If your spouse is receptive, you might suggest a swap of other assets for your pension benefits. When in doubt about how your pension works or how to protect pensions in a divorce, it may be best to talk to a divorce attorney or financial advisor.
Opening a New Retirement Account
Splitting retirement accounts in a divorce can be stressful. It’s important to know what your rights and obligations are going into the process. If you’re leaving a marriage with less money in retirement, it’s a good idea to know what options you have for getting back on track. That can include opening a new retirement account.
SoFi offers individual retirement accounts for people who want to invest with minimal hassle. You can open a traditional or Roth IRA online and choose between active or automated investing to fit your needs and goals.
How long do you have to be married to get part of your spouse’s retirement?
If you’re interested in getting spousal retirement benefits from Social Security, you have to be married for at least one continuous year prior to applying. The one-year rule does not apply if you are the parent of your spouse’s child. Divorced spouses must have been married at least 10 years to claim spousal benefits.
Is it better to divorce before or after retirement?
Neither situation is ideal, but divorcing before retirement may be easier if there are fewer assets to divide. Getting a divorce after retirement can raise questions over how to divide retirement and non-retirement assets. It may also lead to financial insecurity on the part of one or both spouses if the distribution of assets is unequal.
Who pays taxes on a 401(k) in a divorce?
If you’re dividing up your 401(k) prior to divorcing then you would be responsible for paying any taxes or penalties owed. Waiting until after the divorce is finalized to split your 401(k) with your former spouse could reduce the amount of taxes and penalties you owe.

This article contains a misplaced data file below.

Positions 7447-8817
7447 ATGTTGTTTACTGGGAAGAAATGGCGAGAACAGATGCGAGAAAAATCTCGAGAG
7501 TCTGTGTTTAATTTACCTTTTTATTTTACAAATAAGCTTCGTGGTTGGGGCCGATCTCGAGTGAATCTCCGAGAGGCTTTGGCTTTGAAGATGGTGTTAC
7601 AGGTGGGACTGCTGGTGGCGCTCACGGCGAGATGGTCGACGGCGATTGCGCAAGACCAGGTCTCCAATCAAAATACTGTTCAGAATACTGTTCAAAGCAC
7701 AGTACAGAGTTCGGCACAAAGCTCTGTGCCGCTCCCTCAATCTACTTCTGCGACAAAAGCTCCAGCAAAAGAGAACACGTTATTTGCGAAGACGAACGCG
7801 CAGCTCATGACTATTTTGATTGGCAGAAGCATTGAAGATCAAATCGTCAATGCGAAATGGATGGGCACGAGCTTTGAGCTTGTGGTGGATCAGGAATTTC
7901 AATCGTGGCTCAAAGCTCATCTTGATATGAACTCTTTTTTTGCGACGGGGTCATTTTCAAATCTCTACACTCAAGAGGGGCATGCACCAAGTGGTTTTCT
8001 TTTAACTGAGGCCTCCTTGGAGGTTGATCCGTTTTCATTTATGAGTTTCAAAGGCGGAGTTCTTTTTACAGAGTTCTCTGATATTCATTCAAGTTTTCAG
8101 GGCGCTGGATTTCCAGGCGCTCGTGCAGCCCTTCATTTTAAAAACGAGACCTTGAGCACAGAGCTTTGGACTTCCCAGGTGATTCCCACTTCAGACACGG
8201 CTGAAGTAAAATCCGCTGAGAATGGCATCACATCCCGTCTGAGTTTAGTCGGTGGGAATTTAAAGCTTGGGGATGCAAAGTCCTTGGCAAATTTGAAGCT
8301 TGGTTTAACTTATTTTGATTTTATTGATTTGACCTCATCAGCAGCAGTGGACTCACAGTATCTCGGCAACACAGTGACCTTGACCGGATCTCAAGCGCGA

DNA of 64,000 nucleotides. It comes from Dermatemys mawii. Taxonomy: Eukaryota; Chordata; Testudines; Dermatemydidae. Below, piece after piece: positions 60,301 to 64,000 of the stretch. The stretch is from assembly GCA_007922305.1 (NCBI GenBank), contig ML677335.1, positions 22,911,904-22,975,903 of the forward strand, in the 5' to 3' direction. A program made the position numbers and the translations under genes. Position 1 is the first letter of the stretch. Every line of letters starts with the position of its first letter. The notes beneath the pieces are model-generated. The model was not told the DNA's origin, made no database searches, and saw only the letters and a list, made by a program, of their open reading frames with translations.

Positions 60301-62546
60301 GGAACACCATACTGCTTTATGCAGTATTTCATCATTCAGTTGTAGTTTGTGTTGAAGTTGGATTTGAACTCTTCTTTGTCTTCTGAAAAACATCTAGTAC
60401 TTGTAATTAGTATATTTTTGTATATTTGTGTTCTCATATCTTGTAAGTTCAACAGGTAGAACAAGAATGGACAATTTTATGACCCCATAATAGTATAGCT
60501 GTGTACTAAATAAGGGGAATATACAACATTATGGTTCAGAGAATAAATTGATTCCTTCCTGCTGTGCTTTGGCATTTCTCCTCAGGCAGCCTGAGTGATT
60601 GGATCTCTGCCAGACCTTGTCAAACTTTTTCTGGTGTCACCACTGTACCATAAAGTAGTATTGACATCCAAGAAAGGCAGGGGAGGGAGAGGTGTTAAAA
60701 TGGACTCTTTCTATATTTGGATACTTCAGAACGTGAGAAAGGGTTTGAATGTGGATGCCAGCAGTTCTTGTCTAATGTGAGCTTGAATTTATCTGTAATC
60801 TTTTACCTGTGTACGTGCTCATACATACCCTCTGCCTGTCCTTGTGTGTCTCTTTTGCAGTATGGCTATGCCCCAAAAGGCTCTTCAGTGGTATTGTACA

Photo credit: iStock/FG Trade Latin
This article is not intended to be legal advice. Please consult an attorney for advice.
Tax Information: This article provides general background information only and is not intended to serve as legal or tax advice or as a substitute for legal counsel. You should consult your own attorney and/or tax advisor if you have a question requiring legal or tax advice.
Financial Tips & Strategies: The tips provided on this website are of a general nature and do not take into account your specific objectives, financial situation, and needs. You should always consider their appropriateness given your own circumstances.
INVESTMENTS ARE NOT FDIC INSURED • ARE NOT BANK GUARANTEED • MAY LOSE VALUE
SoFi Invest encompasses two distinct companies, with various products and services offered to investors as described below: Individual customer accounts may be subject to the terms applicable to one or more of these platforms.
1) Automated Investing and advisory services are provided by SoFi Wealth LLC, an SEC-registered investment adviser (“SoFi Wealth“). Brokerage services are provided to SoFi Wealth LLC by SoFi Securities LLC.
2) Active Investing and brokerage services are provided by SoFi Securities LLC, Member FINRA (www.finra.org)/SIPC(www.sipc.org). Clearing and custody of all securities are provided by APEX Clearing Corporation.
For additional disclosures related to the SoFi Invest platforms described above please visit SoFi.com/legal.
Neither the Investment Advisor Representatives of SoFi Wealth, nor the Registered Representatives of SoFi Securities are compensated for the sale of any product or service sold through any SoFi Invest platform.